WO1993007895A1 - Tripanosoma cruzi heparin-binding protein - Google Patents

Tripanosoma cruzi heparin-binding protein

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Publication number
WO1993007895A1
WO1993007895A1 PCT/US1992/007861 US9207861W WO9307895A1 WO 1993007895 A1 WO1993007895 A1 WO 1993007895A1 US 9207861 W US9207861 W US 9207861W WO 9307895 A1 WO9307895 A1 WO 9307895A1
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Prior art keywords
penetrin
polypeptide
cell
heparin
cruzi
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PCT/US1992/007861
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French (fr)
Inventor
Miercio E. A. Pereira
Edward Ortega-Barria
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The New England Medical Center Hospitals, Inc.
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    • CCHEMISTRY; METALLURGY
    • C07ORGANIC CHEMISTRY
    • C07KPEPTIDES
    • C07K14/00Peptides having more than 20 amino acids; Gastrins; Somatostatins; Melanotropins; Derivatives thereof
    • C07K14/435Peptides having more than 20 amino acids; Gastrins; Somatostatins; Melanotropins; Derivatives thereof from animals; from humans
    • C07K14/44Peptides having more than 20 amino acids; Gastrins; Somatostatins; Melanotropins; Derivatives thereof from animals; from humans from protozoa
    • CCHEMISTRY; METALLURGY
    • C07ORGANIC CHEMISTRY
    • C07KPEPTIDES
    • C07K16/00Immunoglobulins [IGs], e.g. monoclonal or polyclonal antibodies
    • C07K16/18Immunoglobulins [IGs], e.g. monoclonal or polyclonal antibodies against material from animals or humans
    • C07K16/20Immunoglobulins [IGs], e.g. monoclonal or polyclonal antibodies against material from animals or humans from protozoa
    • AHUMAN NECESSITIES
    • A61MEDICAL OR VETERINARY SCIENCE; HYGIENE
    • A61KPREPARATIONS FOR MEDICAL, DENTAL, OR TOILET PURPOSES
    • A61K38/00Medicinal preparations containing peptides
    • AHUMAN NECESSITIES
    • A61MEDICAL OR VETERINARY SCIENCE; HYGIENE
    • A61KPREPARATIONS FOR MEDICAL, DENTAL, OR TOILET PURPOSES
    • A61K39/00Medicinal preparations containing antigens or antibodies
    • YGENERAL TAGGING OF NEW TECHNOLOGICAL DEVELOPMENTS; GENERAL TAGGING OF CROSS-SECTIONAL TECHNOLOGIES SPANNING OVER SEVERAL SECTIONS OF THE IPC; TECHNICAL SUBJECTS COVERED BY FORMER USPC CROSS-REFERENCE ART COLLECTIONS [XRACs] AND DIGESTS
    • Y02TECHNOLOGIES OR APPLICATIONS FOR MITIGATION OR ADAPTATION AGAINST CLIMATE CHANGE
    • Y02ATECHNOLOGIES FOR ADAPTATION TO CLIMATE CHANGE
    • Y02A50/00TECHNOLOGIES FOR ADAPTATION TO CLIMATE CHANGE in human health protection
    • Y02A50/30Against vector-borne diseases, e.g. mosquito-borne, fly-borne, tick-borne or waterborne diseases whose impact is exacerbated by climate change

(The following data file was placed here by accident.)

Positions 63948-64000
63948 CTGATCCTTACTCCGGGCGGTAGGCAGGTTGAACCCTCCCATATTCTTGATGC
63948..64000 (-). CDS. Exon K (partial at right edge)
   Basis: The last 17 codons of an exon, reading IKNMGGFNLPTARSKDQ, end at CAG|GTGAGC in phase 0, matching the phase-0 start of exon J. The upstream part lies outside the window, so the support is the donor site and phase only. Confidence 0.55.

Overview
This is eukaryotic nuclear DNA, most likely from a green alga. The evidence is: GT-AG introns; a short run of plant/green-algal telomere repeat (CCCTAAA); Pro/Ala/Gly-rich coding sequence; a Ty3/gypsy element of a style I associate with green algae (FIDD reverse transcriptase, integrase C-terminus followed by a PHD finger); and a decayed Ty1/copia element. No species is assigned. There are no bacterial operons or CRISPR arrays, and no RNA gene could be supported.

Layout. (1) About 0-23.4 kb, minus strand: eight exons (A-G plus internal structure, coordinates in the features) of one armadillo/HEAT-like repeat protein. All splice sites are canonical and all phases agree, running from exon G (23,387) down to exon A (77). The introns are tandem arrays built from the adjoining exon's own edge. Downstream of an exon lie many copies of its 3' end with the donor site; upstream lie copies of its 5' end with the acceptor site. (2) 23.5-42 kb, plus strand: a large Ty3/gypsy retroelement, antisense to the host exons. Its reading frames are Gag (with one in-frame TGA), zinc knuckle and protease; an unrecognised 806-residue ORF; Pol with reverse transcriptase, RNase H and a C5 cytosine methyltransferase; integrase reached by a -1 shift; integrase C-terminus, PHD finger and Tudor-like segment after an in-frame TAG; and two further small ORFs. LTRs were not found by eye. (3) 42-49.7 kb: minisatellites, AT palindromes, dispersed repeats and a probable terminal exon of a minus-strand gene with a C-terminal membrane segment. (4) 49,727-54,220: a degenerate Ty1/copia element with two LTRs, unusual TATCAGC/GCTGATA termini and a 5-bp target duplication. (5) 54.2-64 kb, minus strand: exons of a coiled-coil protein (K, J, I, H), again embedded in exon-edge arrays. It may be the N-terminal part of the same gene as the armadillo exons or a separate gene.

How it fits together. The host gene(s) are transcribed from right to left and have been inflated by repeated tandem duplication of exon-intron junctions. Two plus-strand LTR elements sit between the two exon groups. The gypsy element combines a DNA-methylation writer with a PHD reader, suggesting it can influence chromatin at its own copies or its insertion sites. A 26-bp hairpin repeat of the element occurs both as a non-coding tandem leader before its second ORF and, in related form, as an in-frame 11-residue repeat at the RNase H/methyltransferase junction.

• Y02A50/38Medical treatment of vector-borne diseases characterised by the agent
    • Y02A50/408Medical treatment of vector-borne diseases characterised by the agent the vector-borne disease being caused by a protozoa
    • Y02A50/413Medical treatment of vector-borne diseases characterised by the agent the vector-borne disease being caused by a protozoa of the genus Trypanosoma
    • Y02A50/414Medical treatment of vector-borne diseases characterised by the agent the vector-borne disease being caused by a protozoa of the genus Trypanosoma the protozoa being Trypanosoma cruzi i.e. Chagas disease or American trypanosomiasis
    • YGENERAL TAGGING OF NEW TECHNOLOGICAL DEVELOPMENTS; GENERAL TAGGING OF CROSS-SECTIONAL TECHNOLOGIES SPANNING OVER SEVERAL SECTIONS OF THE IPC; TECHNICAL SUBJECTS COVERED BY FORMER USPC CROSS-REFERENCE ART COLLECTIONS [XRACs] AND DIGESTS
    • Y10TECHNICAL SUBJECTS COVERED BY FORMER USPC
    • Y10STECHNICAL SUBJECTS COVERED BY FORMER USPC CROSS-REFERENCE ART COLLECTIONS [XRACs] AND DIGESTS
    • Y10S530/00Chemistry: natural resins or derivatives; peptides or proteins; lignins or reaction products thereof
    • Y10S530/82Proteins from microorganisms

Abstract

Disclosed is recombinant penetrin polypeptide. Also disclosed is nucleic acid encoding penetrin, recombinant cells and plasmids encoding penetrin, antibodies directed against penetrin and various uses for penetrin and antibodies directed against penetrin.

Description

TRYPANOSOMA CRUZI HEPARIN-BINDING PROTEIN Background of the Invention Trypanoεoma cruzi , a parasitic protozoan, is the causative agent of Chagas' disease, a multisystemic disorder that affects millions of people in Latin

America. T. cruzi exists in three distinct developmental forms: epimastigotes, which multiply extracellularly in the midgut of reduviid bugs; amastigotes, which multiply inside mammalian cells; and trypomastigotes, which transmit infection from insects to man and vice-versa, but which do not multiply.

Trypomastigotes must travel through the bloodstream, cross the vascular epithelium, and migrate through the extracellular matrix to reach the cells of the organs which T. cruzi infects. Once they have entered host cells, trypomastigotes transform into amastigotes which multiply and eventually transform back into trypomastigotes which can exit the host cell and migrate through the interstitial tissue to invade other cells.